Estate planning is not just about saving taxes, it is also about managing and protecting your assets against future creditors, both for you and for your beneficiaries. Economic turmoil is quickly followed by a rise of litigation, not only by individuals seeking to recover some of their losses, but also by governments seeking to claw back the profits made, unfairly, during the crisis. Not only that, but if you receive funds from a person or business that files for bankruptcy, some or all of what you have been paid can be drawn back into the bankruptcy court.
The key to understanding when your assets might be vulnerable to attachment during a law suit is the Fraudulent Conveyance Laws. These laws render a transfer void if there is explicit or constructive fraud during the transfer. Explicit fraud is when you know that it is likely that an existing creditor will seek to attach your assets. Constructive fraud is based on your transferring an asset without receiving reasonably equivalent consideration. If you make a transfer that rendered insolvent, leaves you with an unreasonably small amount of capital, or you are about to incur debts that are beyond your ability to pay (i.e. when a law suit is pending) the transfer is considered to be void as a fraud against present or future creditors. Because the Laws void the transfer, a future creditor, who had no relationship with you whatsoever at the time you made the transfer, can use the Laws to attach your assets.
Receiving reasonably equivalent consideration for any transfer of assets avoids having your transfer treated as constructive fraud. In estate planning, reasonably equivalent consideration includes:
1) Funding a protective trust at death to provide for a spouse or children,
2) The transfer of assets in return for interest in an LLC or LLP, or
3) A transfer that exchanges for an annuity (or other interest) that protects the principal from claims of creditors.
When funding a trust at death, the trust asset protection provisions effective for trusts include a Spendthrift Clause; discretionary powers for an independent trustee on making distributions to a beneficiary; limiting distributions to health, education maintenance and support of the beneficiaries; blending many beneficiaries interest in distributions; provisions that limit the use of real or tangible property to personal use, and provisions that allow the state where the trust is governed to be changed to those more favorable to asset protection such as Alaska.
Limited Liability Companies (LLCs) can be an asset protection entity since, once the assets are transferred into the LLC, your creditors have limited rights to gain access to those assets. Unlike a corporation, there is little basis for a creditor to obtain a charging order to “pierce the veil” of the LLC. As with a corporation, your interest in the LLC can be attached, but you can create restrictions on the sale or transfer of interests that can reduce the value of that interest and even define the term by which sale proceeds must be paid out. LLCs are not “set and forget” entities; however, you have to treat them as a business in order for the courts to treat them as a business. So, if you use the LLC as if it were your personal property, then the courts will ignore the LLC and treat it as personal property.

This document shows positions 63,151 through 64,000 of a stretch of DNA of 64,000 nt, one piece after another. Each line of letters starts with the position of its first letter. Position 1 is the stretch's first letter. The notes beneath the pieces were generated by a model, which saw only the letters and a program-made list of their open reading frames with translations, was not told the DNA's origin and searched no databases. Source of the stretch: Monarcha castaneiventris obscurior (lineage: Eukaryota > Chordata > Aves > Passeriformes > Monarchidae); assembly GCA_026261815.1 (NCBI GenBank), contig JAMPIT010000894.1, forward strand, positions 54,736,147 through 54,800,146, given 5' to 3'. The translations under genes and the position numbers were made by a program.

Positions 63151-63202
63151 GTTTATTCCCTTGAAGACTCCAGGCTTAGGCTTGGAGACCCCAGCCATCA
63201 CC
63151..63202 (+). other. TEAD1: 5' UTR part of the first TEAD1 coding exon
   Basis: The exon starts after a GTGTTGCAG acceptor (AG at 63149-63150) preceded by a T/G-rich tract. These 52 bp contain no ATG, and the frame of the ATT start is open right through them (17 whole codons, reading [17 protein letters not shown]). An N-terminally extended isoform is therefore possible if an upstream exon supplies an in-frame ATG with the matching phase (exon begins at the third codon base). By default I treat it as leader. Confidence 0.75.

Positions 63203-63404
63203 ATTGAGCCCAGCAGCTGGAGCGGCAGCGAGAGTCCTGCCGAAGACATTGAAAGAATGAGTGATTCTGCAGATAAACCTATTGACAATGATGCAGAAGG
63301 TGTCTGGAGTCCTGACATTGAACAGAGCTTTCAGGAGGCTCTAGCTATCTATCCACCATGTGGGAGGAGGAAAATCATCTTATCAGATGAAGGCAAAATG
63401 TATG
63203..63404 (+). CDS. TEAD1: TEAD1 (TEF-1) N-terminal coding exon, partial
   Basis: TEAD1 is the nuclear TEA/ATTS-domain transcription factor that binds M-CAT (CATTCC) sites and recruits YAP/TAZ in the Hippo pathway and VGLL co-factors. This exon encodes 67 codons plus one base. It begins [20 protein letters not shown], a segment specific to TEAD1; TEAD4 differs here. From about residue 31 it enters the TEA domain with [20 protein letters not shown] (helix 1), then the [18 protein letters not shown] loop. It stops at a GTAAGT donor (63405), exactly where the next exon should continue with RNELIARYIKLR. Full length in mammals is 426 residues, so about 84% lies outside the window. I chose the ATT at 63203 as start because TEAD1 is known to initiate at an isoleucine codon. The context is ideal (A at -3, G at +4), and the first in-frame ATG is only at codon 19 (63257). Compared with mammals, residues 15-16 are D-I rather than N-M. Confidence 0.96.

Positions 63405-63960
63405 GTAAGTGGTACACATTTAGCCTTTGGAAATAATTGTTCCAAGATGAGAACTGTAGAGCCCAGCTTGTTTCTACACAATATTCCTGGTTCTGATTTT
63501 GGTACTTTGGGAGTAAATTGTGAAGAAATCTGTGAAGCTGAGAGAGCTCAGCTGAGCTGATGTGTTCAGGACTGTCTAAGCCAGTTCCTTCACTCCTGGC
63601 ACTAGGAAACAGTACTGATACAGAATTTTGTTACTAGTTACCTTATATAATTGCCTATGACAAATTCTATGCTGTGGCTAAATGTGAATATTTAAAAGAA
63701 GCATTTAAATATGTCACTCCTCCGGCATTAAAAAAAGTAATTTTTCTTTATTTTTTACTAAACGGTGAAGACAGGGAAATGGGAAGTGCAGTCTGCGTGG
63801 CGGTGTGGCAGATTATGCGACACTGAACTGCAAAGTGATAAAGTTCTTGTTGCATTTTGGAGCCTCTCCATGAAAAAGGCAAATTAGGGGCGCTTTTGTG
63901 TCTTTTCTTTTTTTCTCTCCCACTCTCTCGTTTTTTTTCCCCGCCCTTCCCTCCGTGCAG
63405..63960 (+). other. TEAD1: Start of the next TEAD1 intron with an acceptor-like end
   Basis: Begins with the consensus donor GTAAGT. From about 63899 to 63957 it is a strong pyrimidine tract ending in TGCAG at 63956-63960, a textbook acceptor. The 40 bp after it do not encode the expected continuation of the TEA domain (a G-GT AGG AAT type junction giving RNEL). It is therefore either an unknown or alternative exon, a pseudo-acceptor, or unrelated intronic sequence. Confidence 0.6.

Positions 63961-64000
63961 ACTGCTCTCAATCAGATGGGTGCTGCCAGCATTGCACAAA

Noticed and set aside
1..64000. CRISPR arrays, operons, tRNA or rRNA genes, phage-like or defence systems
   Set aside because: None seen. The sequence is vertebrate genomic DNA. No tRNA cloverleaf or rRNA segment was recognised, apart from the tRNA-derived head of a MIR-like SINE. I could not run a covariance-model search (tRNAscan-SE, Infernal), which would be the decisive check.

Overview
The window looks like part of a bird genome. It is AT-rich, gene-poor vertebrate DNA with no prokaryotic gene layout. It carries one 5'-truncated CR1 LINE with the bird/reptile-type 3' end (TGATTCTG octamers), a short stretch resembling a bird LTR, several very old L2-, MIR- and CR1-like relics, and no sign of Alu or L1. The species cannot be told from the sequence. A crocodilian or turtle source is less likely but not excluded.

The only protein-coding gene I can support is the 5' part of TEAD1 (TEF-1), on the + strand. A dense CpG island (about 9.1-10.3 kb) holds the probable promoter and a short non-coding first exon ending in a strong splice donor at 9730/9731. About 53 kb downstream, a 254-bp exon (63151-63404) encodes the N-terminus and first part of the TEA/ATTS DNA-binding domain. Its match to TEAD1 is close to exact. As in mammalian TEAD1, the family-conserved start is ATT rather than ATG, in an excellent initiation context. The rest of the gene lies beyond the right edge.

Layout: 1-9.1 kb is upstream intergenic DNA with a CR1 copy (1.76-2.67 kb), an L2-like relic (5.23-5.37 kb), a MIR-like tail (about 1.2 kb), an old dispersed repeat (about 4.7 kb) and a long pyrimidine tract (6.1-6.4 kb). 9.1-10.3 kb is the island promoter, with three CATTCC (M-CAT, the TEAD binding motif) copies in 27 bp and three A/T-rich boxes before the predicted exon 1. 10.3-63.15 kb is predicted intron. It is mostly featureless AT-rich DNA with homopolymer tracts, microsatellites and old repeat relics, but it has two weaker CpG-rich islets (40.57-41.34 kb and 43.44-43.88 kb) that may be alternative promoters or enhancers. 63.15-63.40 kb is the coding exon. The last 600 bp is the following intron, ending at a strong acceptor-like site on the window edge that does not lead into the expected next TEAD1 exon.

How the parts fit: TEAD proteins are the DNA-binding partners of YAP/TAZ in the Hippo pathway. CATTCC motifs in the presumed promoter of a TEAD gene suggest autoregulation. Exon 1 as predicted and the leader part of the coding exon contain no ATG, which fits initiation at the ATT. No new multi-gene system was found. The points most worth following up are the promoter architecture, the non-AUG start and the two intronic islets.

Annuities are created when you exchange assets for a contractual right to receive payment over a period of time. Most people are familiar with annuities sold by insurance companies. The function is similar, but these annuities are private and do not involve an insurance company. Private annuities are very similar to insurance company annuities, and have some income tax consequences, but do protect the principal against attachment.
There are also trusts which use annuities called split interest trusts. Some are where you (as the Grantor) gift assets but retain the right to receive payments. This right to payments can be a fixed amount annually with a Grantor Retained Annuity Trust (or GRAT.) Another method is receiving a variable amount based on the value of the assets in the trust each year by utilizing a Grantor Retained Uni-Trust or GRUT. If the assets are vacant land, artwork or other tangible property, or being gifted to someone who is not your sibling, parent, child or other descendant, you can keep the income from the assets by using a Grantor Retained Income Trust (or GRIT). Grantor Retained Trusts have been, and remain, in the cross hairs of the Democrats to eliminate or severely restrict their use for estate planning purposes. This does not affect the asset protection aspects of the trust, but you should consider drafting and funding such trusts now to maximize your benefit.
In addition to trusts where you gift to an individual, you can protect assets and receive a charitable deduction, if you make a gift to charity through trusts. These trusts include ones where you keep an annuity or a variable payment annually, with the remainder of the trust assets going to charity at the end of the term (a Charitable Remainder Trust or CRT); and, trusts where you gift a fixed of variable annuity to charity for a term of years, the remainder either back to yourself or to others (a Charitable Lead Trust or CLT).
In summary, to maximize your asset protection, you should draft and fund protective trusts for your spouse, children and other beneficiaries; hold and administer assets in Limited Liability Companies, and convert assets into a private annuity or a split interest trust. Hopefully, you will never be sued. If you are, you can be assured that some of your assets will be protected from attachment.